To doll things up, the housing was shot a custom mix of PPG Delstar urethane in a bare met
8 3⁄4 A-Body Blues
Unfortunately, the intro of the large bolt pattern brakes for the A-Body coincided with the departure of the fabled 8 3⁄4-inch rear axle assembly from the A-Body line. The 8 1⁄4-inch rear axle assembly was left as the stoutest A-Body rear available. The desirable 8 3⁄4-inch rear was never offered for the A-Body in big-pattern form, resulting in a twofold problem for A-Body performance fans. If going for the popular swap to the '73-and-up disc brakes in an earlier application, either to swap over from drums, or to take advantage of the more plentiful parts availability with the later discs, there were no production axle shafts available to bring an 8 3⁄4-inch rear to matching big-pattern status. On the other hand, if looking to upgrade from the 8 1⁄4- or 7 1⁄4-inch rears found as original equipment on later big-pattern A-Bodies, to the more performance oriented 8 3⁄4-inch rear, the same mismatched small pattern problem crops up. The only way out is to convert an A-Body 8 3⁄4 rear to the more useful 5-on-4 1⁄2-inch bolt spec.
Rebuilding begins with installing the gear chuck. We fully rebuilt ours with a kit from Ra
There are a number of methods of converting an A-Body 8 3⁄4-inch rear to the big-bolt pattern, but there are some considerations to be weighed before deciding on the most advantageous approach. The most obvious and simple solution would be to pull the stock axle shafts and have them re-drilled for the big-bolt pattern. The sticking point is that the factory A-Body brake drums also have to be re-drilled to match the shafts. Drilling the axle shafts and drums is a precision operation, so forget about pulling out your trusty Black and Decker(tm) and centerpunch; you'll need to find a machine shop experienced in rear axle modifications. This approach to converting the bolt pattern has been used by Mopar fans for years. While the axle shaft flange has enough meat in its circumference (barely) to accept the big pattern, re-drilling the brake drums means that you now have a wear part which involves custom machining-not a good situation. Take this route, and you're faced with the prospect of having to go through a custom machining operation every time the rear brake drums need replacing.
Since we expect to swap gear sets at the strip, rather than use a gasket sealant, we hosed
Why not just pull a set of brakes from a large-pattern 8 3⁄4-inch as fitted to other Mopar car lines? It would be a nice solution- if it would work; unfortunately, the A-Body brakes used with the small pattern A-Body 8 3⁄4-inch rear were a unique narrow shoe/ drum arrangement. To match the narrow A-Body brakes, the axle shaft back-spacing from the flange to the housing was much narrower on A-Body 8 3⁄4's than with any of the large-pattern rears. The brakes from a larger car will bolt on the housing, but the drums will hit the backing plates well before they seat against the axle shaft flanges. Making matters worse, the center register which centers the brake drum on the axle flange face was also much larger with the big-pattern brakes than on the small-pattern axle shafts, making this swap a double no-go.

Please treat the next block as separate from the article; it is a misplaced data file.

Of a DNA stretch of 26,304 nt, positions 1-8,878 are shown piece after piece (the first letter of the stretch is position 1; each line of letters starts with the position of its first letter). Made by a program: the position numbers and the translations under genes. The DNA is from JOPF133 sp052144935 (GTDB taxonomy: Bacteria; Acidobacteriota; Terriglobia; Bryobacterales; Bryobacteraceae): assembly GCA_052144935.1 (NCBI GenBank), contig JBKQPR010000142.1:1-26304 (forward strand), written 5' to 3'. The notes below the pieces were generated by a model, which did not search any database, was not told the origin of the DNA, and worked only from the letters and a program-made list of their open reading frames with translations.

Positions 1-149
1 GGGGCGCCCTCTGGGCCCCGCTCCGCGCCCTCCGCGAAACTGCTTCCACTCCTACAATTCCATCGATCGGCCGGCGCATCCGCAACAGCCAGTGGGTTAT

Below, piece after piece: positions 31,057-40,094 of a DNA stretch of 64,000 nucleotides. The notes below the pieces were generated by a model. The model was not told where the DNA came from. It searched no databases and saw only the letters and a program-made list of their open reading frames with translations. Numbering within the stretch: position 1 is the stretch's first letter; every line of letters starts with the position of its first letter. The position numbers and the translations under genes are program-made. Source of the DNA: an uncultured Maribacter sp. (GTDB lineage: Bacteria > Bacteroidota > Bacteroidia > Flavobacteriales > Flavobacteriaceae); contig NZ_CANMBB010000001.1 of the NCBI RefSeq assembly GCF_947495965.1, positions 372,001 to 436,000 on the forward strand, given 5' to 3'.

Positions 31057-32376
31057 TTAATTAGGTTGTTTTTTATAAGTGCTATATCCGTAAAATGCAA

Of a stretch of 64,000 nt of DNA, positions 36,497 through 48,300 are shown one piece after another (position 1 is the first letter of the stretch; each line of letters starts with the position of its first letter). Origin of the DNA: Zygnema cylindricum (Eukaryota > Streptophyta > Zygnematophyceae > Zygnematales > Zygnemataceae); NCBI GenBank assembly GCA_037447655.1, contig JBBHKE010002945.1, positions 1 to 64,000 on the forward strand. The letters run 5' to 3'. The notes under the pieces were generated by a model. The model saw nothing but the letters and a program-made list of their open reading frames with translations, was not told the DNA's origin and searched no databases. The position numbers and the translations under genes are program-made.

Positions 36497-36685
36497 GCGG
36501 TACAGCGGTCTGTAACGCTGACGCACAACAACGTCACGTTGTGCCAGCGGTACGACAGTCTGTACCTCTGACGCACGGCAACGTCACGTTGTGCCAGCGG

Another low-buck approach to a big-pattern A-Body 8 3⁄4-inch is to grab a set of large-pattern shafts from a large car (or truck) 8 3⁄4-inch rear, cut and re-spline the shafts to the A-Body length, and slap them in using large car brakes and drums. The backspacing on the shafts will now be correct for the brakes, and the center register will also be correctly matched. Be forewarned that the greater backspacing and larger brakes makes for a wider assembly than with the stock narrow A-Body brakes (about 0.8-inch overall). Tire clearance to the outer fender lip will be the critical issue here, moving the tires about 0.4-inch outboard per side, compared to the stock A-Body narrow brake arrangement. Other than the added width, the only pitfall in the shaft swap is that in many applications the shafts tapered down towards the spline end without leaving enough meat to machine new splines at the A-Body length. There were plenty of applications where the taper-down comes in at a point where enough meat is left for a re-spline job, with C-Body and early truck units being the best place to look. Measure-up before shelling out for a set of shafts for re-splining, to be sure. A final drawback to the cut and re-spline approach is that the new splines will cut through the factory heat treat, opening the door to potential axle shaft failure under heavy abuse. Getting The Shaft
The brake assembly is next. If the shafts have been changed over to the big car offset, al
Our own '69 Dart project car had long ago been upgraded from the factory Kelsey Hayes small pattern discs to 12-inch R-Body unicast rotors and sliding calipers running on factory late ('73-and-up) A-Body spindles. Since the brake swap had the front end changed over to the big bolt pattern, the rear needed to be changed to match. We took the easy and cheap way out then, simply bolting in a boneyard late A-Body 8 1⁄4-inch rear to replace the factory-fitted small-pattern 7 1⁄4-inch. Two years later the 8 1⁄4-inch was still serving us well, taking all the punishment our mild small-block would dish out. Even though the 8 1⁄4-inch was still functioning flawlessly, to facilitate dragstrip gear changes and the addition of a Sure Grip limited slip, we were intent upon swapping the rear for a bulletproof 8 3⁄4-inch.